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Pierre Fournier & Francis Poulenc plays Debussy Cello Sonata10:58

Pierre Fournier & Francis Poulenc plays Debussy Cello Sonata

Claude Debussy was a composer who used many different colors and timbres to create his music. This would bring him to be associated with the visual movement of impressionism. He was primarily a composer for piano, although many of his works are played today including La Mer, Prelude to the Afternoon of a Faun, and this cello sonata.

AnalysisEdit

An extremely short work, this piece does not follow traditional sonata form, instead using themes to tie the movements together. The second movement proceeds attacca into the finale. 

  1. Prologue: Lent, sostenuto e molto risoluto
  2. Sérénade: Modérément animé
  3. Finale: Animé, léger et nerveux

Debussy's music doesn't have the finality that other composers have, there is no real drive to cadences in this work. It is all very open ended in sound. Debussy often uses repeated figures to add to the ambiguity. Common to his music is pentatonic and whole tone scales, this can be heard early on in the piece. In this piece, he makes use of a few secondary techniques: false harmonics, left-hand pizzacato, and flautando bowing. He uses these to great effect, adding much ambiguity. 

ComparisonEdit

Allegro - Tempo di Marcia (Poulenc Cello Sonata Movement 1)05:27

Allegro - Tempo di Marcia (Poulenc Cello Sonata Movement 1)

A fellow French composer, Francis Poulenc wrote a cello sonata that is horribly difficult. Poulenc was mainly a composer for the organ. The cello sonata was written many years after Debussy's sonata, but shares some similarities. Like Debussy, there is much ambiguity to his sonata. The main source of that is the many many jumps and very angular bits of melody. He also employs very light sounds and trills. French music usually demands a very light sound and frantic vibrato. It is easy to distinguish Debussy and Poulenc because of this. The piano parts also tend to be much thicker than other composers of different regions.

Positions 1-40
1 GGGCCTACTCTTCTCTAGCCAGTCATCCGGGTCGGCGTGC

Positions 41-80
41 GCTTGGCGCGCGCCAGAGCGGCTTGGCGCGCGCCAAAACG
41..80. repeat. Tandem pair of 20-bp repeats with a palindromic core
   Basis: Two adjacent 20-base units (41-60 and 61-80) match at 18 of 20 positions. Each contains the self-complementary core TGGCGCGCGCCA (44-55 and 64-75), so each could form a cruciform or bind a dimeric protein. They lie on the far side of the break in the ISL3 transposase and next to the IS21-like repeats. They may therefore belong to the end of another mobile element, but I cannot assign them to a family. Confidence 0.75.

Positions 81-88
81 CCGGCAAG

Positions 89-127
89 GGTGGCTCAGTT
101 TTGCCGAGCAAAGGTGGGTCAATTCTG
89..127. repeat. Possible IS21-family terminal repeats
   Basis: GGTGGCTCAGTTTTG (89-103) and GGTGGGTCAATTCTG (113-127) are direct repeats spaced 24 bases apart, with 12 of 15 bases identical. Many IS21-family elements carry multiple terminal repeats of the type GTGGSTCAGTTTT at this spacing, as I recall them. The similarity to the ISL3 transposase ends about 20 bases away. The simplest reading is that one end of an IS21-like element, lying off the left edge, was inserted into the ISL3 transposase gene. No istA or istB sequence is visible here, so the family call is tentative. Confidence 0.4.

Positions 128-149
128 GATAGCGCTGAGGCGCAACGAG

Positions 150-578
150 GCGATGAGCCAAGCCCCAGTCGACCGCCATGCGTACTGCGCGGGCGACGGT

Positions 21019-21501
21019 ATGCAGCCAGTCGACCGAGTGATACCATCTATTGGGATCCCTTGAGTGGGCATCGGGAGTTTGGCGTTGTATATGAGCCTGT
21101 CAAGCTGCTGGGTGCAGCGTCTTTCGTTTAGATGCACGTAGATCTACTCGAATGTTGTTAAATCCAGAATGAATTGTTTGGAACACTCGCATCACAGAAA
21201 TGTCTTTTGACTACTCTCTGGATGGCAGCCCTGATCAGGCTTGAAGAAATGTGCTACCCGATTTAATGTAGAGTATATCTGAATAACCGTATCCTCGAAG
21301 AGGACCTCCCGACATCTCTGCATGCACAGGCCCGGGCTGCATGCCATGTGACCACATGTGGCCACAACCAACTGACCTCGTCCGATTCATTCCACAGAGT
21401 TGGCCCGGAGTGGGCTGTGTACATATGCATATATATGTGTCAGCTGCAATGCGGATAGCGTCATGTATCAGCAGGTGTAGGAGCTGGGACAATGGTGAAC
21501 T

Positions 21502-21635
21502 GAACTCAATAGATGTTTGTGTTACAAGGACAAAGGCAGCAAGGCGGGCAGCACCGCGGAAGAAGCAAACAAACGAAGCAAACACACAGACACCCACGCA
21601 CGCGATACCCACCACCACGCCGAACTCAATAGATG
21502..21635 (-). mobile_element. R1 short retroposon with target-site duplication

ObservationsEdit

This sonata is very cool to me. It has a lot of interesting sounds, but because of that it is very unsatisfying to play it without the piano. Debussy's sonata makes a lot of sense on the instrument as well, making it enjoyable to play.

BibliographyEdit

Craig Wright and Bryan Simms. "Music in Western Civilization." (Schirmer, Boston, 2010). pp. 610-615.

François Lesure and Roy Howat. "Debussy, Claude." Grove Music Online. Oxford Music Online. Oxford University Press, accessed May 1, 2014, http://www.oxfordmusiconline.com/subscriber/article/grove/music/07353 .

Debussy Video: http://youtu.be/SM_X9U2_SlE

Poulenc Video: http://youtu.be/Pz3MoRK8pqI

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